People tend to think of “529” education-savings plans as a nifty way to save and invest tax-free for college or schooling costs, and they are. But accountants, estate lawyers, and financial planners say they also are flexible estate-planning tools that can have utility beyond education spending and cost almost nothing to set up.
They could become even more valuable as the White House is likely to seek higher taxes to fund expanded government programs. During his campaign, President Biden proposed chopping the estate tax exclusion from its current level of $11.7 million per person. If the exemption is lowered to $5 million or even $3.5 million, as some in Congress want and Biden has suggested, millions of American families suddenly could be looking for ways to reduce their estates.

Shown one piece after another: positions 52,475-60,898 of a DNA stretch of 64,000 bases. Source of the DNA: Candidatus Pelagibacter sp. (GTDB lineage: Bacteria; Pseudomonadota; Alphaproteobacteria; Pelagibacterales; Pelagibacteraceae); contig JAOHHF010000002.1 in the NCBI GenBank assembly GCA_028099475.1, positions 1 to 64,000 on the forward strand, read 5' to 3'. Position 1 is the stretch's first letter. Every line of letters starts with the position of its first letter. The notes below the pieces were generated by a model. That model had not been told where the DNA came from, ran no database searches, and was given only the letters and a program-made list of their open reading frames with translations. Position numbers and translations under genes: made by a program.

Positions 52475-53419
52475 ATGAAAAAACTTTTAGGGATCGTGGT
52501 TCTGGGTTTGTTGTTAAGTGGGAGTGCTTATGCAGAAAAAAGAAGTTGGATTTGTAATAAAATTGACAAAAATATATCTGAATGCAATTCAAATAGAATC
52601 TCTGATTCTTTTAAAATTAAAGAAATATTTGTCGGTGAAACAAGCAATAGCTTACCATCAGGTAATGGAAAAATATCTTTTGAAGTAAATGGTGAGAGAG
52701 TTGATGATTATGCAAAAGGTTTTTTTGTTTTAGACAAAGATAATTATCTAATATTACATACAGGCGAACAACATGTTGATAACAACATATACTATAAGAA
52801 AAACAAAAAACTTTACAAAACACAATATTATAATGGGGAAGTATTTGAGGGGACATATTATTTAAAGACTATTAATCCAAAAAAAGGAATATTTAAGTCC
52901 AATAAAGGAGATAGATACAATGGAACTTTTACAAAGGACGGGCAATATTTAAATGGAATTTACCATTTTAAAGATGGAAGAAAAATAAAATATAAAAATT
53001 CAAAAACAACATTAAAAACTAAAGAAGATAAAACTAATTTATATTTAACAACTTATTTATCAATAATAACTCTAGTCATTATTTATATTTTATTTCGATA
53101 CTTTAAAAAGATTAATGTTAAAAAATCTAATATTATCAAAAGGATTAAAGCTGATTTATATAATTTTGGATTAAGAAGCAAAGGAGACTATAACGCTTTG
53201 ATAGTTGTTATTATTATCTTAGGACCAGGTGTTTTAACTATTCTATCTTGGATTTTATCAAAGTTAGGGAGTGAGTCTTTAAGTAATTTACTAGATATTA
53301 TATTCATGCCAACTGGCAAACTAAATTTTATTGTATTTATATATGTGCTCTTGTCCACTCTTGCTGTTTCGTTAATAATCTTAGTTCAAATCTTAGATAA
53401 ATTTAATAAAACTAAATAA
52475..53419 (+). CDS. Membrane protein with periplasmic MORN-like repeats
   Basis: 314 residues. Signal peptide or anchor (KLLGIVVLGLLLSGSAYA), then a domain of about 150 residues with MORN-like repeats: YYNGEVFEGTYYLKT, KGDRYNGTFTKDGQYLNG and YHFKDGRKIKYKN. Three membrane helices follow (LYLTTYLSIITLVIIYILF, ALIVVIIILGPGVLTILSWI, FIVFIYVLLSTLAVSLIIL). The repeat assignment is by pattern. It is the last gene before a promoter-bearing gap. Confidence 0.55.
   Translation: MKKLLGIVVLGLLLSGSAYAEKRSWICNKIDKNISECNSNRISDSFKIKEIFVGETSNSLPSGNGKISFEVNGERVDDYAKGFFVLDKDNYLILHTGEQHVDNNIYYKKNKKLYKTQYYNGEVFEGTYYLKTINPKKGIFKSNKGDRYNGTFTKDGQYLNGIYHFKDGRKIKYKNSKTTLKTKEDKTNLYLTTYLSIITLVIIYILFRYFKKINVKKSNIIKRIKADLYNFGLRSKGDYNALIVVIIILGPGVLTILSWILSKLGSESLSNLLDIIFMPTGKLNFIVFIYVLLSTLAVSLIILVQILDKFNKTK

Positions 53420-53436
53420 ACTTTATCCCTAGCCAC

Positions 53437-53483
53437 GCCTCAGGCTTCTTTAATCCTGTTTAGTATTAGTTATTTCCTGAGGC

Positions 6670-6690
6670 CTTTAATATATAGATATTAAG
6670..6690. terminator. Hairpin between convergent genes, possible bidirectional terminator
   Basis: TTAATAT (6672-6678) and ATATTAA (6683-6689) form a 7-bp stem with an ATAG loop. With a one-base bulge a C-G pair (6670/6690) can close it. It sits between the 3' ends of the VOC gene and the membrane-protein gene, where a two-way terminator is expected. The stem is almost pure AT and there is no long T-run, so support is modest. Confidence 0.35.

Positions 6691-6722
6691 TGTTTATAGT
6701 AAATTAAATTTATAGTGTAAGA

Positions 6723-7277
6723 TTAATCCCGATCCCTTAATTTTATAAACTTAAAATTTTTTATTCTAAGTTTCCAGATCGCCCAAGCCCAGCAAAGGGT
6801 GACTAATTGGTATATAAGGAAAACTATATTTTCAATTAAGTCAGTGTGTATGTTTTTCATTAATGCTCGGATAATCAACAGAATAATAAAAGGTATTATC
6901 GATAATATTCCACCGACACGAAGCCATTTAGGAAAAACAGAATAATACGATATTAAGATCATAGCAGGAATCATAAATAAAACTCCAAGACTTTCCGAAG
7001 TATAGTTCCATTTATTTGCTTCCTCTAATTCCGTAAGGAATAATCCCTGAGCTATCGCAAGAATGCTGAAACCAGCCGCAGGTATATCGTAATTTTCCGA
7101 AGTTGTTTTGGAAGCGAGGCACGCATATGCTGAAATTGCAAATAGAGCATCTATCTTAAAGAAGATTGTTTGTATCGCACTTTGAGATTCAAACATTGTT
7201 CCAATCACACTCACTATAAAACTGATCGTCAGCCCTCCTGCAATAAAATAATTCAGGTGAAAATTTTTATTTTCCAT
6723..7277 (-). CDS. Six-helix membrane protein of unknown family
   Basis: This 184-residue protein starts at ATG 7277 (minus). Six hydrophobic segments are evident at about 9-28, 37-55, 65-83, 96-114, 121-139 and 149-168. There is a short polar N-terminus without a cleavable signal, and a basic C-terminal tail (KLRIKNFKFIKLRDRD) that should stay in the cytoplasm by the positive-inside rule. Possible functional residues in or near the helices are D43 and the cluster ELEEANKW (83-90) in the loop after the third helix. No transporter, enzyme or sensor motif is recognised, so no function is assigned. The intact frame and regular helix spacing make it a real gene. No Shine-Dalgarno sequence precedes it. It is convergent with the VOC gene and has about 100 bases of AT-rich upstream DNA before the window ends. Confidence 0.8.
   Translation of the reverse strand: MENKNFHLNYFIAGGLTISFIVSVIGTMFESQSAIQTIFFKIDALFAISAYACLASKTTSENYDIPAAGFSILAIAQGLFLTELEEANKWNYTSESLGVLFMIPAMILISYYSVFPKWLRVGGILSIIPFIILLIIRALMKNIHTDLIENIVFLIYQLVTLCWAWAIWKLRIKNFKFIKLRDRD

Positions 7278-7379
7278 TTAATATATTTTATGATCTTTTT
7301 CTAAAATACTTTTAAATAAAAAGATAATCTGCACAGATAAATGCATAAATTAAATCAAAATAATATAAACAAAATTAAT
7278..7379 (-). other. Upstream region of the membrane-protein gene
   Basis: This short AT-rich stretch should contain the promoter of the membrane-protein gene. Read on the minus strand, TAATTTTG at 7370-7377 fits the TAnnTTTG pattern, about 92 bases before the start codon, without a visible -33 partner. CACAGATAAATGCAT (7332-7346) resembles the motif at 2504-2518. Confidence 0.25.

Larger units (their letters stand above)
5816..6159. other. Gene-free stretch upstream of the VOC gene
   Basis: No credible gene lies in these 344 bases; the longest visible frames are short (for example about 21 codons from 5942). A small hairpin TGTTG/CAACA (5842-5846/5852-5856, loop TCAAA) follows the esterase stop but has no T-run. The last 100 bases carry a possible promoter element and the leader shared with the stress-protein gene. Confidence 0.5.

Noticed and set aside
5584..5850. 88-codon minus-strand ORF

That’s where 529 plans come in. Most tactics to reduce the size of your estate are irrevocable; once you’ve let go of the money, you can’t get it back. By contrast, you can change beneficiaries and even owners on 529 plans multiple times. Handled correctly, you can turn your 529 plan into a tax-free money pot that will fund the education of your children, their children, and maybe even generations beyond that.
“It’s probably the most underutilized estate-planning technique,” says Bruce Weininger, a Chicago certified public accountant and financial planner. “It is essentially a revocable, irrevocable gift.”